A detailed profile in The Information (via Macrumors) of three brothers allegedly working on Apple’s new car initiative, codenamed “Project Titan,” notes that the rumored 2020 launch date may be slipping to 2021 due to a number of challenges that the team has encountered. According to people “briefed about aspects of Titan,” the group has been struggling, and the January departure of Apple VP of Product Design Steve Zadesky, who was believed to be heading up the project since 2014, has not helped both in terms of direction and morale. Despite this, however, the project remains at an early stage, and with another several years of research and development ahead, it would not be unexpected for Apple’s roadmap to change even further — last fall the Wall Street Journal reported that the Apple Car was targeted to ship as early as 2019.
Corning has announced Gorilla Glass 5, the fifth-generation of the chemically-strengthened glass that has been used in iPhones, iPod touches, and iPads. The latest version promises to protect against even higher drops, and has been tested to survive 1.6-meter shoulder-height drops onto hard, rough surfaces up to eighty percent of the time — an improvement by a factor of four over competing glass solutions. Corning also notes that despite the improved toughness, Gorilla Glass still retains the same damage resistance, optical clarity, and touch sensitivity as prior generations. To date, Corning Gorilla Glass has been deployed in 4.5 billion devices worldwide across more than 1,800 product models and 40 major brands, and the company’s announcement notes that the new glass is “expected to be on product models from leading global brands later this year,” suggesting the possibility that it might make it into the next-generation iPhone. [via iPhone in Canada]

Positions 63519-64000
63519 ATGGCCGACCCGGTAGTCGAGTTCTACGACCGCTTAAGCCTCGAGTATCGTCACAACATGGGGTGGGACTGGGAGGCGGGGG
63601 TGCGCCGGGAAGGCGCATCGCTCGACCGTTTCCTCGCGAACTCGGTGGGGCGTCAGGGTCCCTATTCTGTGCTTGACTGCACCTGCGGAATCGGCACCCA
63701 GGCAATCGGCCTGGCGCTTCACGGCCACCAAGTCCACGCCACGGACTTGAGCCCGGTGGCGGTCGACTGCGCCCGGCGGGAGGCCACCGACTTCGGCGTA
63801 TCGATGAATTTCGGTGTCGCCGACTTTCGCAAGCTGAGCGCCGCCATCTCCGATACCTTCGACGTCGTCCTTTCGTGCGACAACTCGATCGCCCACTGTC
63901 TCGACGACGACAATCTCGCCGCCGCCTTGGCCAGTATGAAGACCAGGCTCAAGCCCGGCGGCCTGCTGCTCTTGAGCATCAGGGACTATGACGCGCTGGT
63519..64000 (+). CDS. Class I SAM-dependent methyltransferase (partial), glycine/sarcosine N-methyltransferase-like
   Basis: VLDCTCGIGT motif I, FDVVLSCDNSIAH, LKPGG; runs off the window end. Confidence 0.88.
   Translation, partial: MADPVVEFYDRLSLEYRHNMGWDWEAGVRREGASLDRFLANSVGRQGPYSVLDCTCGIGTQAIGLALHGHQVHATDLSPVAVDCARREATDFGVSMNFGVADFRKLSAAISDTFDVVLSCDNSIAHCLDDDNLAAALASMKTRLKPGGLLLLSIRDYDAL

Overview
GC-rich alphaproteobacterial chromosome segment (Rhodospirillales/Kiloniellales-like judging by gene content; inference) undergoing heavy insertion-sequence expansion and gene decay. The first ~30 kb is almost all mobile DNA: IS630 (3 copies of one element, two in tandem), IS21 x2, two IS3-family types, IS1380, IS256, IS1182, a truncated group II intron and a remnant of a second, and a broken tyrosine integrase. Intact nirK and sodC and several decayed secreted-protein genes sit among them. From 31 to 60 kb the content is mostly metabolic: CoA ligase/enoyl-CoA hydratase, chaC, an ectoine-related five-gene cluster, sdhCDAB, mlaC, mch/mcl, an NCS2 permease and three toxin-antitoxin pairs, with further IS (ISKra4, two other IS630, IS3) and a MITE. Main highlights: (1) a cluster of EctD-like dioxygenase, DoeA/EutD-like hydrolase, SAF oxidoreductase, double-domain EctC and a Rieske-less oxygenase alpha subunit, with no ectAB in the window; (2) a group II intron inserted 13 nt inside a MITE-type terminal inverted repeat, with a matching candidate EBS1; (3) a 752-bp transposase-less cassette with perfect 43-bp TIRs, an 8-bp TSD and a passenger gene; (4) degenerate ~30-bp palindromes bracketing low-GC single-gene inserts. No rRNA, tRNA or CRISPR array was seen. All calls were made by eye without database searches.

A new class action lawsuit has been filed in California alleging that Apple is not living up to the terms of its AppleCare+ service plan by providing refurbished service stock replacements to customers rather than new devices. The suit takes specific issue with Apple replacing damaged devices with refurbished devices, focusing on the clause in the AppleCare+ terms that state that devices replaced under the program are “equivalent to new in performance and reliability” with lawyers for the plaintiffs arguing that refurbished means “a secondhand unit that has been modified to appear to be new” and therefore can’t be considered to be equivalent to a new unit in durability or functionality.
A new report by Macrumors suggests that Apple may be behind the recent acquisition of Omnifone, a cloud-based music provider behind the MusicStation service as well as providing the foundation for mobile partnerships through companies including Samsung, Vodafone, LG, Blackberry, Sony, and others, powering Samsung’s Milk, Sony’s Music Unlimited and Blackberry’s BBM Music services. A report earlier this month in Music Ally indicated that Omnifone’s tech business and assets had been purchased by a “mystery buyer” in the U.S. for $10 million, and sources back in May of this year suggested to Music Ally that Apple was believed to be interested in the company. Despite earlier reports that Apple might purchase Omnifone for its patent portfolio, documents covering the sale note that the patent portfolio was excluded, as were all debts and investments, although the terms did include a “royalty bearing license” that the company claims will help it to determine the value of its patent collection; Omnifone holds a number of patents related to downloading music, digital rights management, and generating recommendations that would likely appeal to streaming music companies.
Update: Jim Dalrymple of The Loop notes that although the original report does indicate a “mystery buyer” of Omnifone, his sources have told him that Apple is not the buyer.